As individuals age, the discs in the neck region of the spine progressively wear down, dehydrate, shrink and become stiff, causing spondylosis, states Mayo Clinic. Cervical spondylosis is believed to be hereditary, and evidence of the condition is seen in over 90 percent of individuals age 65 and older.
Osteoarthritis is another term for cervical spondylosis, explains WebMD. As the vertebral discs lose flexibility, they provide less protection for the spinal cord and the nerves. This progressive deterioration can cause abnormal growths, such as spurs or osteophytes, to form on the neck bones. This often leads to a narrowing of the spinal column and results in the development of cervical spinal stenosis, a condition that places pressure on the spinal cord.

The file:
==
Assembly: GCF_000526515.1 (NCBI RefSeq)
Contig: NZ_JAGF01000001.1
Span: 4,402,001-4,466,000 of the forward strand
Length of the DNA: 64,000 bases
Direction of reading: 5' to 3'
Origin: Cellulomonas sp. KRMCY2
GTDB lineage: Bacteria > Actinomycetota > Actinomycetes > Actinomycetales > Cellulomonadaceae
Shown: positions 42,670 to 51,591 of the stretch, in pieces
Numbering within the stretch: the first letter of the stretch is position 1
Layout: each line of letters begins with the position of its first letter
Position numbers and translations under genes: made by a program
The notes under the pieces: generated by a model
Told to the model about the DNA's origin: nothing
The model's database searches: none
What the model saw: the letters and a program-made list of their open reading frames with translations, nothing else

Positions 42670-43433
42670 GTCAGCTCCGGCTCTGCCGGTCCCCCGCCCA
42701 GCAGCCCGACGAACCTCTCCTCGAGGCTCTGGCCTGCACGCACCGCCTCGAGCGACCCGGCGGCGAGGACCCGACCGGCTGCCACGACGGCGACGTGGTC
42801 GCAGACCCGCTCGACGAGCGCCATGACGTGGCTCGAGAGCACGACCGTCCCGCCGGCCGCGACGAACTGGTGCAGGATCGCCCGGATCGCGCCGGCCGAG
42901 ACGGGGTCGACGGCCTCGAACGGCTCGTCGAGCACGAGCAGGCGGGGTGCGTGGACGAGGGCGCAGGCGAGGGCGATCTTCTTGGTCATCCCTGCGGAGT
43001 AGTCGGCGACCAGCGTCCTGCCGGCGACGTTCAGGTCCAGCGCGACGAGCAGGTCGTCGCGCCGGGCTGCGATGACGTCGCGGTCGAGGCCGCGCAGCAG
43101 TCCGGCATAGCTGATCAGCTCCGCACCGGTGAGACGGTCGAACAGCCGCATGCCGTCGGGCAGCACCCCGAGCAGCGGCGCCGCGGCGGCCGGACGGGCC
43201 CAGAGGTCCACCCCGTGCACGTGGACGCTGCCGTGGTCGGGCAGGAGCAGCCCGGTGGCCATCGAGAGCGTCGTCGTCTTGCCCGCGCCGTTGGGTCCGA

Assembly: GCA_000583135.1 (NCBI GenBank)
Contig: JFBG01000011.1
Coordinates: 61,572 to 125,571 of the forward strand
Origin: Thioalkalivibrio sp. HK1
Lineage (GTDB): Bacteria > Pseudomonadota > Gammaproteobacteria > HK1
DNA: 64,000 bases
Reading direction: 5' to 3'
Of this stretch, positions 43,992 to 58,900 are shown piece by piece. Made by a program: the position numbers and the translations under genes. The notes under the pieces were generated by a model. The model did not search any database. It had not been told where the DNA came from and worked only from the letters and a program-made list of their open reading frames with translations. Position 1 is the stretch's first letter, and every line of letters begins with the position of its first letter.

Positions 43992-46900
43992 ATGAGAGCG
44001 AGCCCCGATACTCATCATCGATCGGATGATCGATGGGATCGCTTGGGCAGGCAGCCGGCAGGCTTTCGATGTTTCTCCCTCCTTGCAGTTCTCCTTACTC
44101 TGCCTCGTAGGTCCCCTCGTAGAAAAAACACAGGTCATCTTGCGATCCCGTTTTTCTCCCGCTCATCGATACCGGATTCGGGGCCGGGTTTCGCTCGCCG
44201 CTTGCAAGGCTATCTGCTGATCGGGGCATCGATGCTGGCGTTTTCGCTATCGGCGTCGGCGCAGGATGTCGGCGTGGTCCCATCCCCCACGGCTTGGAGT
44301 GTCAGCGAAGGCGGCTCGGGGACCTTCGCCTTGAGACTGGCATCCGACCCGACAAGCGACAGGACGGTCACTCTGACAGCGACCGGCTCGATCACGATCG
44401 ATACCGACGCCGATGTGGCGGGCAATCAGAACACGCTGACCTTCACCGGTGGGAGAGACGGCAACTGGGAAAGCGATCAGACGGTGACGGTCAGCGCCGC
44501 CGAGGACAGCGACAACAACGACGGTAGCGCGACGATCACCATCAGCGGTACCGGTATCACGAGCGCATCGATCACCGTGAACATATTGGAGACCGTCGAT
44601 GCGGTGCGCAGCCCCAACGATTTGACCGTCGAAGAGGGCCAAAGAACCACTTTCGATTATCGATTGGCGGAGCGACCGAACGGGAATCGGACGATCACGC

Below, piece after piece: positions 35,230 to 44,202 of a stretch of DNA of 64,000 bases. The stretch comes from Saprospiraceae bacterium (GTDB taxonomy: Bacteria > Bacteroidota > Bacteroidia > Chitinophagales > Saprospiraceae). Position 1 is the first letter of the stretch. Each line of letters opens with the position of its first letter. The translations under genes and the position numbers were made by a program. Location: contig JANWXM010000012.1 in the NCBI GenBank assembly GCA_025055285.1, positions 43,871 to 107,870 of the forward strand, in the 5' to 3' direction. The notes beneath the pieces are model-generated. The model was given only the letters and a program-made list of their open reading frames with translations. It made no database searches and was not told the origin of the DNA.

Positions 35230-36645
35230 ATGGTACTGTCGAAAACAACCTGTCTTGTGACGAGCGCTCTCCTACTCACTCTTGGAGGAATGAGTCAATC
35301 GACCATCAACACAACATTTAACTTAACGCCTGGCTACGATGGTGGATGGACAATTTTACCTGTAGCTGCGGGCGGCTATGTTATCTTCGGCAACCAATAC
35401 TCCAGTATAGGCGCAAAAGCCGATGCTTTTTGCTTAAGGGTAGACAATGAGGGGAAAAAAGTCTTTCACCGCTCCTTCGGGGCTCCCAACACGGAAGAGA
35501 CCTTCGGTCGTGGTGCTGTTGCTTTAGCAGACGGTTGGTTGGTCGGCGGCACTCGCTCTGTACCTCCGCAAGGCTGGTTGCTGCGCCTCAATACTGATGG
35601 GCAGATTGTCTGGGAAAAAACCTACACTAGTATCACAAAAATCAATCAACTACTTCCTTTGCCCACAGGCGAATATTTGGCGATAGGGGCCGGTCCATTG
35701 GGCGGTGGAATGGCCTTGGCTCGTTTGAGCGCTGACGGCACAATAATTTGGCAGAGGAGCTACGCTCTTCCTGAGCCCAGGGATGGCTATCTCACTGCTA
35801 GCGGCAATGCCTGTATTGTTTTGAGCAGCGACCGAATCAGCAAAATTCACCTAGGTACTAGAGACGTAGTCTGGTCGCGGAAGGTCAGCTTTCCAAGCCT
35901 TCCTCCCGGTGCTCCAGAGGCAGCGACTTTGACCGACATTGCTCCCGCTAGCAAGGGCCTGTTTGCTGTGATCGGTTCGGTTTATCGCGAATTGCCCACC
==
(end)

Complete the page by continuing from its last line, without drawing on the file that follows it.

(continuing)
Individuals who engage in frequent activities or professions that expose the neck to injury and repeated stress are often at greater risk for spondylosis, notes WebMD. Common symptoms of spondylosis include stiffness and pain in the neck, shoulder or arms, headache, and difficulty fully rotating the head or neck, often accompanied by a grinding sound or rubbing sensation. Cervical spondylosis is not progressive, and rest often relieves symptoms. Nonsteroidal anti-inflammatory drugs, chiropractic treatments and immobilizing the neck with a cervical collar are often effective in relieving discomfort.